The UK has just completed its first week without any domestic coal generation on the power grid since before the Industrial Revolution, marking a significant milestone in its low-carbon energy transition.
The National Grid revealed today (8 May) that the UK’s domestic electricity grid has been operating without any energy generated through coal plants within the nation since 1.42pm last Wednesday (1 May), when the last generator came off the system for a temporary shutdown.
Coal has historically been at the cornerstone of the UK’s electricity mix since the 19th century but now accounts for less than 10% of national power output.
As a result, the UK has broken its coal-free generation record several times in recent times. Last month, the electricity grid operated for almost 92 hours with no domestically generated coal-fired power, far exceeding the previous record of 76 hours, which was set between 21 and 24 April 2018.
While there are seasonal factors at play, accounting for the long performed temporary shutdowns of coal plants during lower demand periods in spring, it is worth noting that the first three months of 2019 saw the UK electricity grid clock up 650 hours of coal-free generation – more than was achieved during the entirety of 2017. A further 350 hours of coal-free generation have been recorded so far in Q2. “Going a week without coal for the first time since the Industrial Revolution is a huge leap forward in our world-leading efforts to reduce emissions, but we’re not stopping there,” Business and Energy Secretary Greg Clark said. “To combat climate change and seize on the opportunities of clean growth, we’re phasing out coal entirely by 2025 and building a cleaner, greener energy system.”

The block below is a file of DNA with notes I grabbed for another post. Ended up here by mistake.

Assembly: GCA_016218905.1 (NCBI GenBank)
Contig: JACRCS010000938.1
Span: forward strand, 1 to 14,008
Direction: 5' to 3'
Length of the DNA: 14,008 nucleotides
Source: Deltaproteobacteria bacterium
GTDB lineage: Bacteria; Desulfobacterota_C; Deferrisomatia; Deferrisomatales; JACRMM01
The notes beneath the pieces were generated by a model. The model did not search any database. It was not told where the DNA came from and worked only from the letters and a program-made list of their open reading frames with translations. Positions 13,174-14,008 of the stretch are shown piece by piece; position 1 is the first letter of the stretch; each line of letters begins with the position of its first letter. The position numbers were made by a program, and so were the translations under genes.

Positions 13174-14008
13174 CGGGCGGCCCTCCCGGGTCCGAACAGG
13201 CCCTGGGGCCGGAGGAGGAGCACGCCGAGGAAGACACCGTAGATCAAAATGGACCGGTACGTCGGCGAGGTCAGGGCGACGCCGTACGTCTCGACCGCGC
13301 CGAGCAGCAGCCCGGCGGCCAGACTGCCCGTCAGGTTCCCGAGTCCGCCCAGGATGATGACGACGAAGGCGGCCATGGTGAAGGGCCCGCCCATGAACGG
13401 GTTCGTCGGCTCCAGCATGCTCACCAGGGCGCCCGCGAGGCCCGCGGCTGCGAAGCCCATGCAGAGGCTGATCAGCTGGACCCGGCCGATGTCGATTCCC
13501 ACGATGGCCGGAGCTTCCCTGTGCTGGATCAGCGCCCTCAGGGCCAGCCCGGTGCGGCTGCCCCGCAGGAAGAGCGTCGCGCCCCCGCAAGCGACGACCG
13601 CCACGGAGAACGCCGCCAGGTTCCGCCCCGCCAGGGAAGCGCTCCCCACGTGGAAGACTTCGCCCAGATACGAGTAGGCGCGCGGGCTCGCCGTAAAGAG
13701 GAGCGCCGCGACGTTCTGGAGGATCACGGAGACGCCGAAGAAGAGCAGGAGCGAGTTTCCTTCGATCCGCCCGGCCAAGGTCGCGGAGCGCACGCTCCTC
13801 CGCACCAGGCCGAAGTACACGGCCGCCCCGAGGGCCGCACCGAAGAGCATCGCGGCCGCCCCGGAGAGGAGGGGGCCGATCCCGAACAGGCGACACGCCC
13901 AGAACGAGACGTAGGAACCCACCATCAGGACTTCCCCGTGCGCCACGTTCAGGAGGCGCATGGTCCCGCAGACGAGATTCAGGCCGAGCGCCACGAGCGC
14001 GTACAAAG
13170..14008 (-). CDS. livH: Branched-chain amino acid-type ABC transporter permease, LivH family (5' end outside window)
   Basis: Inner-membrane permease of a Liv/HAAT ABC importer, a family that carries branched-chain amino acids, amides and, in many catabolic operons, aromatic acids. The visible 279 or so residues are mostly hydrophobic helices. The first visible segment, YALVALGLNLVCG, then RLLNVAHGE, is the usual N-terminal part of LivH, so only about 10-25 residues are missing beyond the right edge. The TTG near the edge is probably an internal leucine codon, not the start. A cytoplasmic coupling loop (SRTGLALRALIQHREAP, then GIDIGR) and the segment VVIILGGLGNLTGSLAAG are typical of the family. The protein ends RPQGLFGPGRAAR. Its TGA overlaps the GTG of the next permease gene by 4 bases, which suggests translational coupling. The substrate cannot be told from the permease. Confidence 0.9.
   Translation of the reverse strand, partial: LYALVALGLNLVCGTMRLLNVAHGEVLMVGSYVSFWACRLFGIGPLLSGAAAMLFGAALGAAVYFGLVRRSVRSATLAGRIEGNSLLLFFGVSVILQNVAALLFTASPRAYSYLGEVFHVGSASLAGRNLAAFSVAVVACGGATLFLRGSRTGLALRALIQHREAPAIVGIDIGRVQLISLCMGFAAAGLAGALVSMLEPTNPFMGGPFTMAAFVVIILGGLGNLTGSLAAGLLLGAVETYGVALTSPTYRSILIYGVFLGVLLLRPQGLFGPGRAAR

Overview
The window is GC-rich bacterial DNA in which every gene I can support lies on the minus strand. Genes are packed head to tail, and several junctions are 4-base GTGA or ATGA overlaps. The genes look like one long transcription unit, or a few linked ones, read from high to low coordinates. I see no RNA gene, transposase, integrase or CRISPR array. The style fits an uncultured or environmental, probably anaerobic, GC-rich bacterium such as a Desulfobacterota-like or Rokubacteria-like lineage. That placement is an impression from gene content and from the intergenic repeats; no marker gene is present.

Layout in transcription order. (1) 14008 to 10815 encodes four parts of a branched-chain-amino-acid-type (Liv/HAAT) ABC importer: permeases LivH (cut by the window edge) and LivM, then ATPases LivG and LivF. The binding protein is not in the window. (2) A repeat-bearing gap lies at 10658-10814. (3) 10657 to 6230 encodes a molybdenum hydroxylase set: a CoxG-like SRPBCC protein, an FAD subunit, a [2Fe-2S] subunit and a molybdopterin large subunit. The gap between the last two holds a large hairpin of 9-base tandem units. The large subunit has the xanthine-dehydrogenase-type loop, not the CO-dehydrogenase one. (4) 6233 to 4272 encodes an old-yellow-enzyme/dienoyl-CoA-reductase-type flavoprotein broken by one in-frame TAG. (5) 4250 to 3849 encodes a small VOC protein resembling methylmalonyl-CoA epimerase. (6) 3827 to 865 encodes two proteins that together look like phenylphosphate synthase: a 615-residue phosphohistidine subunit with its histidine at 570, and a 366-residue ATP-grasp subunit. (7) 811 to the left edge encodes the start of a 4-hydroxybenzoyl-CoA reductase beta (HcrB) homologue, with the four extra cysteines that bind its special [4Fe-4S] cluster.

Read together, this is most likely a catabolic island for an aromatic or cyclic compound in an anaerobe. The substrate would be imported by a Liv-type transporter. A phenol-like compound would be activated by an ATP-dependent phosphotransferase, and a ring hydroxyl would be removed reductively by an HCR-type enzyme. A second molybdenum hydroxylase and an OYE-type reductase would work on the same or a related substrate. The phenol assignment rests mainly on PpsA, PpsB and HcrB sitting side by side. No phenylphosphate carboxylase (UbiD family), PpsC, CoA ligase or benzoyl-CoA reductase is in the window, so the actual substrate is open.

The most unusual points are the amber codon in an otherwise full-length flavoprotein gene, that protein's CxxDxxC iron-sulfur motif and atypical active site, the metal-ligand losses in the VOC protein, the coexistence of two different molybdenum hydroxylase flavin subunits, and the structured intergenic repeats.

Clean energy future
Great Britain experienced its first coal-free day following industrialisation in April 2017 but, as the Government continues with its plans to shut down all UK coal power plants by 2025, the National Grid has predicted that coal-free periods of generation will become the “new normal”.
“As more and more renewables come on to our energy system, coal-free runs like this are going to be a regular occurrence,” the National Grid Electricity System Operator’s (ESO) director Fintan Slye said. “We believe that, by 2025, we will be able to fully operate Great Britain’s electricity system with zero-carbon. This will enable new technologies and removes barriers to ever-increasing levels of renewables.”
The National Grid ESO first announced its plans to operate with zero-carbon electricity by 2025 last month, after its own research found that the systems, products and services needed to support the transition to a decarbonised grid should be put in place over the next six years.
These developments range from large-scale offshore wind projects and the wide uptake of technologies such as battery storage arrays and demand-response systems, to a sweeping uptake of small solar arrays and electric vehicles (EVs) by domestic consumers.